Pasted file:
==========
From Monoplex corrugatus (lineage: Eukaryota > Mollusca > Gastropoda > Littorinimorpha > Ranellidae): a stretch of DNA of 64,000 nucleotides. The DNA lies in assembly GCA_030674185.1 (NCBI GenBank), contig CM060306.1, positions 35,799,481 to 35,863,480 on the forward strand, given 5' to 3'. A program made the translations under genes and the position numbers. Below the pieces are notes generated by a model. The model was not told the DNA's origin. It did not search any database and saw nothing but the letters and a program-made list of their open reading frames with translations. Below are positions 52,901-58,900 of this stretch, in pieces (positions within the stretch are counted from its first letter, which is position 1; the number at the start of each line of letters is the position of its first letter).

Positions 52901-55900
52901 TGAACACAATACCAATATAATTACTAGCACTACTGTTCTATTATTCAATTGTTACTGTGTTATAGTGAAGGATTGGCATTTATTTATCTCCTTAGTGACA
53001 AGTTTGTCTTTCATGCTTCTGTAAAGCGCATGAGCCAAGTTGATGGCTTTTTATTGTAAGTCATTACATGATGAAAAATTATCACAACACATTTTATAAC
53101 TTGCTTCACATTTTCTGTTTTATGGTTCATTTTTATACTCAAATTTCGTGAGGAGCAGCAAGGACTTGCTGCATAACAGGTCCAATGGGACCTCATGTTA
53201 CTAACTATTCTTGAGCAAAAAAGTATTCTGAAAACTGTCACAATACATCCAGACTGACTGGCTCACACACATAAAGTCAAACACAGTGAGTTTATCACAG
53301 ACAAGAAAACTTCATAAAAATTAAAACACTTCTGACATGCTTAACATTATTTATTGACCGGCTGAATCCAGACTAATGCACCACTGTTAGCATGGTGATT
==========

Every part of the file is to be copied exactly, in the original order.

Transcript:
From Monoplex corrugatus (lineage: Eukaryota > Mollusca > Gastropoda > Littorinimorpha > Ranellidae): a stretch of DNA of 64,000 nucleotides. The DNA lies in assembly GCA_030674185.1 (NCBI GenBank), contig CM060306.1, positions 35,799,481 to 35,863,480 on the forward strand, given 5' to 3'. A program made the translations under genes and the position numbers. Below the pieces are notes generated by a model. The model was not told the DNA's origin. It did not search any database and saw nothing but the letters and a program-made list of their open reading frames with translations. Below are positions 52,901-58,900 of this stretch, in pieces (positions within the stretch are counted from its first letter, which is position 1; the number at the start of each line of letters is the position of its first letter).

Positions 52901-55900
52901 TGAACACAATACCAATATAATTACTAGCACTACTGTTCTATTATTCAATTGTTACTGTGTTATAGTGAAGGATTGGCATTTATTTATCTCCTTAGTGACA
53001 AGTTTGTCTTTCATGCTTCTGTAAAGCGCATGAGCCAAGTTGATGGCTTTTTATTGTAAGTCATTACATGATGAAAAATTATCACAACACATTTTATAAC
53101 TTGCTTCACATTTTCTGTTTTATGGTTCATTTTTATACTCAAATTTCGTGAGGAGCAGCAAGGACTTGCTGCATAACAGGTCCAATGGGACCTCATGTTA
53201 CTAACTATTCTTGAGCAAAAAAGTATTCTGAAAACTGTCACAATACATCCAGACTGACTGGCTCACACACATAAAGTCAAACACAGTGAGTTTATCACAG
53301 ACAAGAAAACTTCATAAAAATTAAAACACTTCTGACATGCTTAACATTATTTATTGACCGGCTGAATCCAGACTAATGCACCACTGTTAGCATGGTGATT